by Alan Reinstein, English teacher
A few years ago, the South faculty came together and arrived at four “core values” to encourage greater civility among the members of our community. You’ve no doubt seen them on artful posters in the hallways or your classrooms: “Listen First. Choose Kindness. Show Respect. Take Responsibility.” They’re not radical ideas; you saw these same phrases in other schools before and said, “Yep, that’s what schools are supposed to promote.” But I’d like to say here, at the outset of the school year, first, that these core values are meant for all of us, not just students, and next, that they are deceptively challenging.
Even though ours are meant to be aspirations that we’re all encouraged to strive toward, sayings on school posters always seem to come across as commands meant for only students, adults having already mastered them. Let’s reject that idea outright. These values — goals, not rules — speak to everyone here, and they’re just as hard for adults to become good at as for students. No one masters them.
Like all guidelines, they’re really easy to practice when the stakes are low and hard when the stakes climb even a little bit. For example, it’s a cinch to listen to someone you agree with, and to be kind and respectful to them, too. Why wouldn’t it be? As for taking responsibility, if you offend the folks you like and respect, go ahead and apologize right away; they’ll forgive you.
But the posters are there for when the going gets tougher. See how difficult it is to be attentive, generous and civil to someone you disagree with. I mean really disagree with. With such intense crises all around us — public health, social, political, environmental — we are bound to meet people in or out of class with opposing viewpoints on how to best approach or resolve them.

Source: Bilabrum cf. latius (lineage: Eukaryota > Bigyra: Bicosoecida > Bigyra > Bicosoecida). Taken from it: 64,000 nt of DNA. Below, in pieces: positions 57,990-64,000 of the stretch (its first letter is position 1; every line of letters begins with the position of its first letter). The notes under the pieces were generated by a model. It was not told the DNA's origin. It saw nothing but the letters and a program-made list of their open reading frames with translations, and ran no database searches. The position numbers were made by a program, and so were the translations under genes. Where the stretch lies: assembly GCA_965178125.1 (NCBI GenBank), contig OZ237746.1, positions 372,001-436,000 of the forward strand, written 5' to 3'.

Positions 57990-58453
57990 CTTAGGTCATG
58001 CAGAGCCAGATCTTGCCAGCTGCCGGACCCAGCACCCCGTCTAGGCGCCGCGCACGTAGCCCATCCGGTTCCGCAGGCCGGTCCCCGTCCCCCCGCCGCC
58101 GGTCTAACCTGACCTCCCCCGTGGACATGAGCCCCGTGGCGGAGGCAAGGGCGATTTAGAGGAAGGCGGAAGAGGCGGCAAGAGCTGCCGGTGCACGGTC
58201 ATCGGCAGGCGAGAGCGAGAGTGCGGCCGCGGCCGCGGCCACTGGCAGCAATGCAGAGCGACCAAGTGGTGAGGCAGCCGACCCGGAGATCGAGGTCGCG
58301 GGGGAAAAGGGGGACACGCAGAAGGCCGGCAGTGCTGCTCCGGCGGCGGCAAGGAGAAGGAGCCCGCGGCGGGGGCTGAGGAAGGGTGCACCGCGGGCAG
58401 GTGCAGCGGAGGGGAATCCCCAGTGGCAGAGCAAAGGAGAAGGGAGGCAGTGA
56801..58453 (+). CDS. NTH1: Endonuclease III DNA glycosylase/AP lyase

Listening well and practicing kindness and respect while also speaking out clearly and critically in passionate disagreement is a struggle for all of us. As for taking responsibility — for instance, owning up to an error or apologizing — it’s so much more burdensome if the person or group you’re speaking to may not forgive you, or worse, if you fear they’ll spew more angry words at you. Who wants to take responsibility with that in store?
So that’s all I’m saying here to open the school year: four core values that apply to staff and students equally and that can be tough for all of us. Maybe the faculty should have chosen only a single core value, like “Just Do Your Best.” That would have been easier, sure, but I like the ones we have. We’re lions; we can do this.